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Tomorrow Thursday Friday Saturday
-3 / 4° 1 / 4° 1 / 4° 2 / 5°
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Relaxing new years days! Lastminute
06.01.21 - 10.01.21
Per person from € 691,-
Öffnungszeiten der Hotels Openingtimes of the hotels
Feldhof DolceVita Resort
26.12.20 - 10.01.21
18.03.20 - 21.11.20 & 26.12.21 - 09.01.22
DolceVita Alpiana Resort
26.12.20 - 06.01.21
19.03.21 - 07.12.21 & 26.12.21 - 09.01.22
DolceVita Luxury Resort Preidlhof
26.12.20 - 06.01.21
29.01.21 - 28.11.21
DolceVita Hotel Jagdhof
26.12.20 - 06.01.21
20.03.21 - 21.11.21
Lifestyle DolceVita Resort Lindenhof
26.12.20 - 10.01.21
04.03.21 - 12.12.21 & 26.12.21 - 09.01.22

Holiday Paradise South Tyrol

A few facts about South Tyrol

You enjoy the sunny side of life on your holiday in South Tyrol - and this in the truest sense of the word! South Tyrol is situated on the southern side of the Alps and is the most northern province of Italy. South Tyrol enjoys a mild Mediterranean climate which accompanies you throughout your entire holiday.


South Tyrol’s history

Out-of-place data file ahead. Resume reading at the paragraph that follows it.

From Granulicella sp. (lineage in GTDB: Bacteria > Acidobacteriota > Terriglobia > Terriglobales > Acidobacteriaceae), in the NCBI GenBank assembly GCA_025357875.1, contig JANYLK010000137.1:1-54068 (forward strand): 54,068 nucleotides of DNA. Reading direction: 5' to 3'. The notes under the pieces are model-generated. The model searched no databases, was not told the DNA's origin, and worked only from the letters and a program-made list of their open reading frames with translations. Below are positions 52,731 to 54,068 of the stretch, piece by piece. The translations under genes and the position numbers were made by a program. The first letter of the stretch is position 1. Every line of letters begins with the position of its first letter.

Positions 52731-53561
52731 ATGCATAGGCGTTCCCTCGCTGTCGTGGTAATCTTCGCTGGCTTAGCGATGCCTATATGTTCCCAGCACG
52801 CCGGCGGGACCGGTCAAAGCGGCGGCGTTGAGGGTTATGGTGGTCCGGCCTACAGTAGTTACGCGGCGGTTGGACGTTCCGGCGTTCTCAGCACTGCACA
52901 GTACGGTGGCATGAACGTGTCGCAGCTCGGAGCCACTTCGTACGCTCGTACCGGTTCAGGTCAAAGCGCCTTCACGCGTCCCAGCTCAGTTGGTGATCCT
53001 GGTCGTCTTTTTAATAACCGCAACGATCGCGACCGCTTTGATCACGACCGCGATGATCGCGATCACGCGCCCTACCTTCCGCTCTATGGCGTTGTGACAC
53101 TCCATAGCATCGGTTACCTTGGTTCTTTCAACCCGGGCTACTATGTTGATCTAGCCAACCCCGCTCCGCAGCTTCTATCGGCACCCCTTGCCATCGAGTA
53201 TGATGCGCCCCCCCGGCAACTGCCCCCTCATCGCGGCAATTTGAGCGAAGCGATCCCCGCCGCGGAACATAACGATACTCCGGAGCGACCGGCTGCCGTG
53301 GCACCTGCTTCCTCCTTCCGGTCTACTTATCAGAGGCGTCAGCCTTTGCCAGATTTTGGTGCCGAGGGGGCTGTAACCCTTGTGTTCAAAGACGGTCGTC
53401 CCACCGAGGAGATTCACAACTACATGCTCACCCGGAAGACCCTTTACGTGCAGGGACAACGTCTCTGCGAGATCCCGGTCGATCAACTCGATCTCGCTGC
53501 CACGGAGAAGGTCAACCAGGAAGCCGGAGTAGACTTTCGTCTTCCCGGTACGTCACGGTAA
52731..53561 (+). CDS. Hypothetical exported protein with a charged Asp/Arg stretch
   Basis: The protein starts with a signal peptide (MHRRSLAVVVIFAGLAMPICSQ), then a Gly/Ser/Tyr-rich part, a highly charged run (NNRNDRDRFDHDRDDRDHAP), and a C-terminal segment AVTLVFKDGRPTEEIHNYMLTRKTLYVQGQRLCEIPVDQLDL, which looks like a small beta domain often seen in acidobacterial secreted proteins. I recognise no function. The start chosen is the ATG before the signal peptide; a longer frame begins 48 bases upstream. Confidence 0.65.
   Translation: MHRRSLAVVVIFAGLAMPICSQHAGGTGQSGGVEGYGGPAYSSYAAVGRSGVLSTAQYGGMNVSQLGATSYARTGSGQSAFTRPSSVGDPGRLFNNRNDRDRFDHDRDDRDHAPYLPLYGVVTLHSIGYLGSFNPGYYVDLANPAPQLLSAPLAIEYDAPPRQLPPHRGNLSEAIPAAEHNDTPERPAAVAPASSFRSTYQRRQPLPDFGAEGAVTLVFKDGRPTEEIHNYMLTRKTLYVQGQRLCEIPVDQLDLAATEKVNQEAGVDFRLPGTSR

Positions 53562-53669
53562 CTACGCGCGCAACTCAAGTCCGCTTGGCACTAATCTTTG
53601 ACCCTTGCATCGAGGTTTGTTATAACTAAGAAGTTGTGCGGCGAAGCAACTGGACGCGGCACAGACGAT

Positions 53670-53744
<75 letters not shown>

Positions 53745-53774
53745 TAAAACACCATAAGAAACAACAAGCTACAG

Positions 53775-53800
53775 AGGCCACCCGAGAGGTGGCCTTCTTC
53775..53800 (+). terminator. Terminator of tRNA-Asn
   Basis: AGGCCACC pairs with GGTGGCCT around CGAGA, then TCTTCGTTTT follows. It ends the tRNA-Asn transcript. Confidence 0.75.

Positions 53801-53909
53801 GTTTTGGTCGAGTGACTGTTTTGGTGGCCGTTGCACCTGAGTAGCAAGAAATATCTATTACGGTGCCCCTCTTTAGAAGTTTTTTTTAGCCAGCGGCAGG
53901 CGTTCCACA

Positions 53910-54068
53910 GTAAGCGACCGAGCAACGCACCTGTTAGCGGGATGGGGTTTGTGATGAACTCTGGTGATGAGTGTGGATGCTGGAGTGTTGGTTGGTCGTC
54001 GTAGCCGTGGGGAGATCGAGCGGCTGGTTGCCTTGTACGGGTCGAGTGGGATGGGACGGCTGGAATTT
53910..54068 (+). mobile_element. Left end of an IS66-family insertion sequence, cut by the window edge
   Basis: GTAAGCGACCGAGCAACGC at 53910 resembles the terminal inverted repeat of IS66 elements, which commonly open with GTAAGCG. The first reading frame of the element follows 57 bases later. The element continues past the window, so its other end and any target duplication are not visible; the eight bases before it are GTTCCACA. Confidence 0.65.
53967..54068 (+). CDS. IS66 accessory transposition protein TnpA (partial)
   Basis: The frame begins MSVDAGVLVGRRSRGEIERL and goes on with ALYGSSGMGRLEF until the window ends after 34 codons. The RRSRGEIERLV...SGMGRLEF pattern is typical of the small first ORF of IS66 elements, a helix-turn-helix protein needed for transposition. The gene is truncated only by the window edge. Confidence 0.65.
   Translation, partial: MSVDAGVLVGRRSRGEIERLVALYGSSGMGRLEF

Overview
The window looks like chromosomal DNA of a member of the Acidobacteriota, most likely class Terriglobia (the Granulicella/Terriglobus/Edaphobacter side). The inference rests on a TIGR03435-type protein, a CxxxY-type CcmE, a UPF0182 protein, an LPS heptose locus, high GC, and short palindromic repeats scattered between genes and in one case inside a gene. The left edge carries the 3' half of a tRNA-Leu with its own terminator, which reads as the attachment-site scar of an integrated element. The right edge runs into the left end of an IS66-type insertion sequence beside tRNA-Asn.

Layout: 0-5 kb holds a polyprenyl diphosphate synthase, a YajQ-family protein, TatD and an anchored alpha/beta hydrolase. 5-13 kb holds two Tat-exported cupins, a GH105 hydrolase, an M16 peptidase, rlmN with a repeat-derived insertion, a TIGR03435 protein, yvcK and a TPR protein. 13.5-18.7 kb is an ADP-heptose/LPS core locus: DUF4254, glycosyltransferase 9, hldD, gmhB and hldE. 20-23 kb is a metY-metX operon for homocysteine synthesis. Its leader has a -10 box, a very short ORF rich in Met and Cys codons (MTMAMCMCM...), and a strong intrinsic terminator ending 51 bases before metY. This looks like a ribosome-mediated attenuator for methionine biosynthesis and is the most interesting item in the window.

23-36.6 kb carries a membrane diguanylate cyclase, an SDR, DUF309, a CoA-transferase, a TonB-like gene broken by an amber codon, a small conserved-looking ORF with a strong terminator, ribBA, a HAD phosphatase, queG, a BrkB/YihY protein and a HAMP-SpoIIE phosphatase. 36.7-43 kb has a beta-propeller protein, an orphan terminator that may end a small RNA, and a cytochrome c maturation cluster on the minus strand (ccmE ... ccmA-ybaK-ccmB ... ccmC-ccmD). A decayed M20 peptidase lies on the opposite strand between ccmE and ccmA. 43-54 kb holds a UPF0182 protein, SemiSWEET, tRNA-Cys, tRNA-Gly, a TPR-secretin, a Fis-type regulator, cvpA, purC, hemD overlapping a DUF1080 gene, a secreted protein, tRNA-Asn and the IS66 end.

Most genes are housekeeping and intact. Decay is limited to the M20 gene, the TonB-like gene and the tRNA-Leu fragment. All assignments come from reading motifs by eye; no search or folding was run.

South Tyrol‘s history begins in 1919, at the end of WWI, when Austria-Hungary and Italy signed a ceasefire agreement in November 1918. The territory south of the Brenner was separated from Austria’s Tyrol and adjudicated to Italy. The systematic Italianisation of South Tyrol started when the Italian fascists under the leadership of Benito Mussolini seized power in 1922. The name Tyrol, first mentioned in 1271, was forbidden and Italian became the only permitted official and legal language from 1923 until 1925. The second phase of the Italianisation began when a large victory monument was erected in Bolzano in 1928; ten years after WWI had ended. South Tyrol was occupied by the Germans during WWII. Many young South Tyrolean men were conscripted by the Wehrmacht and fought on the side of the Germans with more than 8.000 killed in action. The Allies occupied South Tyrol in 1945. The South Tyrolean People’s Party (SVP), which is fighting for the right of the territory’s self-determination, was founded in the same year. The SVP still holds the majority at the Landtag of South Tyrol to this day. Between 1956 and 1960, Austria and Italy held many negotiation talks which all failed. In 1969, the Italian government presented Austria with a proposal; the so-called “Calendar of Operation“, which finally led to the ratification of the ”Package for South Tyrol” and the Second Statute of Autonomy for the Province Bolzano in 1972. This Statute of Autonomy guaranteed South Tyrol self-government, independence and bilingualism to a large extent. However, it took a further 20 years until the “package“ was fully ratified in 1992. South Tyrol has understood to benefit from its autonomy and has become one of the most wealthy, most modern and economically most prosperous regions not only in Italy but across Europe.